Keane, C M, (2007) Closing the Geoscience Talent Gap. Eos Trans. AGU, 88(52), Fall Meet. Suppl., Abstract ED34A-03.
The geosciences, like most technical professions, are facing a critical talent gap into the future, with too few new students entering the profession and too many opportunities for that supply. This situation has evolved as a result of multiple forces, including increased commodity prices, greater strain on water resources, development encroachment on hazardous terrain, and the attrition of Baby Boomers from the workforce. Demand is not the only issue at hand, the legacy of lagging supplies of new students and consequently new professionals has enhanced the problem. The supply issue is a result of the fallout from the 1986 oil bust and the unsubstantiated hopes for an environmental boom in the 1990"s, coupled by the lengthening of academic careers, indefinitely delaying the predicted exodus of faculty. All of these issues are evident in the data collected by AGI, its Member Societies, and the federal government. Two new factors are beginning to play an increased role in the success or failure of geosciences programs: namely student attitudes towards careers and the ability for departments to successfully bridge the demands of the incoming student with the requirements for an individual to succeed in the profession. An issue often lost for geosciences departments is that 95% of geoscientists in the United States work in the private sector or for government agencies, and that those employers drive the profession forward in the long term. Departments that manage to balance the student needs with an end source of gainful employment are witnessing great success and growth. Currently, programs with strong roots in mining, petroleum, and groundwater hydrology are booming, as are graduate programs with strong technology components. The challenge is recognizing the booms, busts, and long-term trends and positioning programs to weather the changes yet retain the core of their program. This level of planning coupled with a profession-wide effort to improve initial recruitment, greater throughput of graduates into the profession, and the development of professionalism for majors will be central to the geosciences future success.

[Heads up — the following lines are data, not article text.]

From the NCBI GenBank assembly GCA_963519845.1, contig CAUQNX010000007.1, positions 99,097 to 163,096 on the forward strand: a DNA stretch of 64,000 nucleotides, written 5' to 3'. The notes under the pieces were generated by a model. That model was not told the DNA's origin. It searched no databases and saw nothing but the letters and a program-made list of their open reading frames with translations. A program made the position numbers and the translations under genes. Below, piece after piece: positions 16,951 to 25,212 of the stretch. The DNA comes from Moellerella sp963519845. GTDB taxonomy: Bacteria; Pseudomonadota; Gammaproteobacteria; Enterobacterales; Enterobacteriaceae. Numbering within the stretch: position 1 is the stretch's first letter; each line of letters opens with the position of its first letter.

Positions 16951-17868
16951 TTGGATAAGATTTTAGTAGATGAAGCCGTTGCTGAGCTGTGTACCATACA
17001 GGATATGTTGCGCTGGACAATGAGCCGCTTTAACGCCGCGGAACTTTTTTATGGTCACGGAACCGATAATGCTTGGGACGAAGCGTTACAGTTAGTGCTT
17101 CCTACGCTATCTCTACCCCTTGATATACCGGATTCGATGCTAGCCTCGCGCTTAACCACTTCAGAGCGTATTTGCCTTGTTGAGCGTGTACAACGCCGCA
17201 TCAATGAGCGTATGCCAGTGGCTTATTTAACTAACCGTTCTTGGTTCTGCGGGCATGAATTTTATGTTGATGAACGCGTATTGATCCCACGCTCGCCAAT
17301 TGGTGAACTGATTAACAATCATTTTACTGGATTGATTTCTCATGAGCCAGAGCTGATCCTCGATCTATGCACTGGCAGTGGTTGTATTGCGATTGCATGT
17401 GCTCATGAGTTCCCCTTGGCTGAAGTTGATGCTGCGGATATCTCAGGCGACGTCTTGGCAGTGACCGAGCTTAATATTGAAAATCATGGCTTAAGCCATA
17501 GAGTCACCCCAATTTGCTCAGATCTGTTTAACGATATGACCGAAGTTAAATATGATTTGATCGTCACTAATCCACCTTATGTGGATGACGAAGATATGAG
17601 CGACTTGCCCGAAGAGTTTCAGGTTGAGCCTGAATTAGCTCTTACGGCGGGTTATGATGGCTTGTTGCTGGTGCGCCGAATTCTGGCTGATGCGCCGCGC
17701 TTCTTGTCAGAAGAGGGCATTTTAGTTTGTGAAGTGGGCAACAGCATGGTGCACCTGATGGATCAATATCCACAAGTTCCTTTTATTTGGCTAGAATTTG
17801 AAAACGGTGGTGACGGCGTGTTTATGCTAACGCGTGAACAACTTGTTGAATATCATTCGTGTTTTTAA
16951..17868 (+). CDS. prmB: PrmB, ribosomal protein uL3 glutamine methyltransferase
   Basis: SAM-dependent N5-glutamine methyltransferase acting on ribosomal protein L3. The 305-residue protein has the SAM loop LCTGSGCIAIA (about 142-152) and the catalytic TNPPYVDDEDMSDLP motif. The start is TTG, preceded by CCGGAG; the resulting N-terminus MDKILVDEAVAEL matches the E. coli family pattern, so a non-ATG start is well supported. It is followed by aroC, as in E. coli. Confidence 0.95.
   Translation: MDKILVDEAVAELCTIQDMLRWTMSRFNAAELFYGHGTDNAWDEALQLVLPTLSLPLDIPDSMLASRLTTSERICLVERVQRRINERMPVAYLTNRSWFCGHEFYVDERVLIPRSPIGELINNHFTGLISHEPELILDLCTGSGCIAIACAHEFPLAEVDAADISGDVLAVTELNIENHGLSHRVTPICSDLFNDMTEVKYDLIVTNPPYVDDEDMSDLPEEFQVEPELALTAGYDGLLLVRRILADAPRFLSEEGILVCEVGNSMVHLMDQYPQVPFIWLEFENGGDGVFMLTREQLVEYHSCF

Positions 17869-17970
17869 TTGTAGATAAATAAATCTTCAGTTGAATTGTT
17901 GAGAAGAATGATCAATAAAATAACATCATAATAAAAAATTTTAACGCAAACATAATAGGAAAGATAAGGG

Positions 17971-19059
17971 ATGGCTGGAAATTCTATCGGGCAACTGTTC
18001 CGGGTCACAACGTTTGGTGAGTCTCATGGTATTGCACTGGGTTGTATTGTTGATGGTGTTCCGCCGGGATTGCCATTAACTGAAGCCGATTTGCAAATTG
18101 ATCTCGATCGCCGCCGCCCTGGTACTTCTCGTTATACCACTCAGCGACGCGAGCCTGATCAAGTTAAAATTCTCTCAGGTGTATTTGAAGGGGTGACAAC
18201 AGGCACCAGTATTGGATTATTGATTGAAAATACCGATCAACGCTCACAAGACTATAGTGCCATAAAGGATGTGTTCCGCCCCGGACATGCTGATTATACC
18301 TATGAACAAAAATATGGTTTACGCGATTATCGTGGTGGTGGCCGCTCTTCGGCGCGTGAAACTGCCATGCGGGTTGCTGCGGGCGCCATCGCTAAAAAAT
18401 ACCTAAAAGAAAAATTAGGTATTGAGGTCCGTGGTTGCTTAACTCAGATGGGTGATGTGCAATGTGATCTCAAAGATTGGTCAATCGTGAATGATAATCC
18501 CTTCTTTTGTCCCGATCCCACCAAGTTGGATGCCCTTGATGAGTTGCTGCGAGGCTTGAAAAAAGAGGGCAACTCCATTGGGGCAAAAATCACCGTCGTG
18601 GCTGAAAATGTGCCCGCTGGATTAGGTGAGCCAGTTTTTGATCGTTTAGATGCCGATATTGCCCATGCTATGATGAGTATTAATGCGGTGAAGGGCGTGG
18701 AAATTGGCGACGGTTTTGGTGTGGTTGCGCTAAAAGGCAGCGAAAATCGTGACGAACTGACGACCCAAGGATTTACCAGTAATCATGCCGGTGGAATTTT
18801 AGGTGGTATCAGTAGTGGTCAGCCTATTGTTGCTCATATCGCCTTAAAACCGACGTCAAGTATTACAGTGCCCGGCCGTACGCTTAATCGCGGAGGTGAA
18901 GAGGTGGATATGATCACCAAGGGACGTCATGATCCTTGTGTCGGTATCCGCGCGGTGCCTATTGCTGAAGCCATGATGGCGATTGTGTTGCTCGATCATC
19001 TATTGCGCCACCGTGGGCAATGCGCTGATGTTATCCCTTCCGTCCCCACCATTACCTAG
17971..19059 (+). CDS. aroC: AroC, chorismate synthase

One Employer's Viewpoint: What Does Our Future Geoscience Workforce Need to Do and Why Will Workforce Diversity Be Key?
Loudin, M G, Summa, L L, (2007) One Employer's Viewpoint: What Does Our Future Geoscience Workforce Need to Do and Why Will Workforce Diversity Be Key? Eos Trans. AGU, 88(52), Fall Meet. Suppl., Abstract ED34A-04.